In this research, stakeholder engagement is looked at as a relational phenomenon (Kujala et al. 2022). A stakeholder is a ”group or individual who can affect or is effected by the achievement of the organization’s objectives” (Freeman 1984, p. 46) and stakeholder engagement consists of the aims, activities and impacts of stakeholder relationships (Kujala & Sachs 2019). Taking a relational view of stakeholder engagement means moving away from a business-centric view to a relational view, where both economic and non-economic value is created in stakeholder relationships (Tapaninaho & Kujala 2019). Stakeholder engagement is understood as an activity that enhances collective stakeholder action and enables joint-value creation. Tapaninaho, R. & Kujala, J. (2019). Reviewing the stakeholder value creation literature: Towards a sustainability approach. In Leal Filho, Walter (ed.) Social Responsibility and Sustainability: How Businesses and Organizations Can Operate in a Sustainable and Socially Responsible Way? 3–36. Berlin: Springer. Kujala, J. & Sachs S. (2019). The practice of stakeholder engagement. In J. Harrison, J. Barney, & R. E. Freeman (eds.) The Cambridge handbook of stakeholder theory (121–140). Cambridge University Press. Freeman, R. (1984). Strategic Management: A Stakeholder Approach. Boston: Pitman. Kujala, J., Sachs, S., Leinonen, H., Heikkinen, A., & Laude, D. (2022). Stakeholder Engagement: Past, Present, and Future. Business & Society, 000765032110665. https://doi.org/10.1177/00076503211066595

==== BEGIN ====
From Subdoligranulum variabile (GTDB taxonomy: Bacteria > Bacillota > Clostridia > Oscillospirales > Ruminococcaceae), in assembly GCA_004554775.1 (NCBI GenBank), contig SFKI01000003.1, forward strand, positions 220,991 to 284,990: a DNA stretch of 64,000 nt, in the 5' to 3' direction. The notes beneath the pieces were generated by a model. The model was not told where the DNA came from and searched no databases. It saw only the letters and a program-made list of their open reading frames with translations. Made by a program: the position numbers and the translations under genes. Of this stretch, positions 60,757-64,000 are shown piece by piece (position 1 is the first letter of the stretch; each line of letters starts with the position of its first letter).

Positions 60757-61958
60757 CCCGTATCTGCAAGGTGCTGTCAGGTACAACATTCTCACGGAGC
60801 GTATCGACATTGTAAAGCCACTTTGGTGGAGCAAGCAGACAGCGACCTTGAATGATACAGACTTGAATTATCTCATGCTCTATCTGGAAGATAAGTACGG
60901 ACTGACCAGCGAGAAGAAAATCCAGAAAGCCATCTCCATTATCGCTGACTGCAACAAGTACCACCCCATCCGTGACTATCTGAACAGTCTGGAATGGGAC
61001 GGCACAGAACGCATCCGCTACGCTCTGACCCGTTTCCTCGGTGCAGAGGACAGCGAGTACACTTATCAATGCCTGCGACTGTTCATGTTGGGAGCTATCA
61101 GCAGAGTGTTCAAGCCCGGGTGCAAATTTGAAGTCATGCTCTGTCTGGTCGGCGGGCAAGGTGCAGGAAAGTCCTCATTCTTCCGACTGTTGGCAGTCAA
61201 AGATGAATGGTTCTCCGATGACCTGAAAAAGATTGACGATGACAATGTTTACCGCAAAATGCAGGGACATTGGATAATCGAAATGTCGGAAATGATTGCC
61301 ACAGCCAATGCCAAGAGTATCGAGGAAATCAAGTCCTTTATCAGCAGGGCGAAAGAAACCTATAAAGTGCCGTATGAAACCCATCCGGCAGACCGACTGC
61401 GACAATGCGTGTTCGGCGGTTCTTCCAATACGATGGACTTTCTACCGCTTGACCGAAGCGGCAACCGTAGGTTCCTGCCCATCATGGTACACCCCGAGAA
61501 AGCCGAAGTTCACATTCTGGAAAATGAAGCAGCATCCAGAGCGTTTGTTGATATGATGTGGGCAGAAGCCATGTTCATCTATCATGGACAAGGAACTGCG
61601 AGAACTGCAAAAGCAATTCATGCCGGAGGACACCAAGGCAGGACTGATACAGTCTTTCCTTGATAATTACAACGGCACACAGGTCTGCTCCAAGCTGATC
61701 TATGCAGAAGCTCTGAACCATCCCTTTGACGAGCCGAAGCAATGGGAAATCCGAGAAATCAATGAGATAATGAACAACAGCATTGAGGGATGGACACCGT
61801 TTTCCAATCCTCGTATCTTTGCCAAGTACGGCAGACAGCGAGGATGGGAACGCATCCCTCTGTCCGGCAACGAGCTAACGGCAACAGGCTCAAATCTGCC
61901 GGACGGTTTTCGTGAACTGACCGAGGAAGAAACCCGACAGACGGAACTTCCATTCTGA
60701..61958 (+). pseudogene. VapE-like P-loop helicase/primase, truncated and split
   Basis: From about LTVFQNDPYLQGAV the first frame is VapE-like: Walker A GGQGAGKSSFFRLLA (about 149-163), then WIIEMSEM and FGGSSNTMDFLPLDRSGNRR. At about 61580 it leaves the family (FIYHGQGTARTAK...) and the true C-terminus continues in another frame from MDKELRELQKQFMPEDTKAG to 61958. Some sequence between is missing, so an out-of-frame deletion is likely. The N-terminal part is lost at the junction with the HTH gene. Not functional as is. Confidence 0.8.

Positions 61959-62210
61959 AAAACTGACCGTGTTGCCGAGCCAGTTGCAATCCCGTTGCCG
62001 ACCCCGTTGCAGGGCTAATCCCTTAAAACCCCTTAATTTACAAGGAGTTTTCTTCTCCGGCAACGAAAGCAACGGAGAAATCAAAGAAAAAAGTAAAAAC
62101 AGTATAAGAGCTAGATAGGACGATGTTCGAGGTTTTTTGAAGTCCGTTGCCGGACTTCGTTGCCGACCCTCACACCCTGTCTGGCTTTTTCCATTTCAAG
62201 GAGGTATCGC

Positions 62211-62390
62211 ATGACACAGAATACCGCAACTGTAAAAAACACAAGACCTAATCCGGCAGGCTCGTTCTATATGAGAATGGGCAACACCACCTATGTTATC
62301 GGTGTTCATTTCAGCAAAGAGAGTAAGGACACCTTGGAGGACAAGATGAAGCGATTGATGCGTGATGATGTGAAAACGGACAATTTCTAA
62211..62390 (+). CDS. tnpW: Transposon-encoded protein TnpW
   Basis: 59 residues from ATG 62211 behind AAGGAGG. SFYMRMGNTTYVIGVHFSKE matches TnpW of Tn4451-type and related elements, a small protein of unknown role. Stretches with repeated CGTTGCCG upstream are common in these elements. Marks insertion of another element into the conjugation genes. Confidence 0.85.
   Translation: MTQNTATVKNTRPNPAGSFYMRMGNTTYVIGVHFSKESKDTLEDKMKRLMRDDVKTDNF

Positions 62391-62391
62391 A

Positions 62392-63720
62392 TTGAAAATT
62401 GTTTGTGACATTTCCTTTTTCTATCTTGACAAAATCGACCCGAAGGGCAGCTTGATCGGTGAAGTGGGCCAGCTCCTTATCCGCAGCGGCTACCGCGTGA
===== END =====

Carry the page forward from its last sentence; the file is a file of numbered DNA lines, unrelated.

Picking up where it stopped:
Collective stakeholder action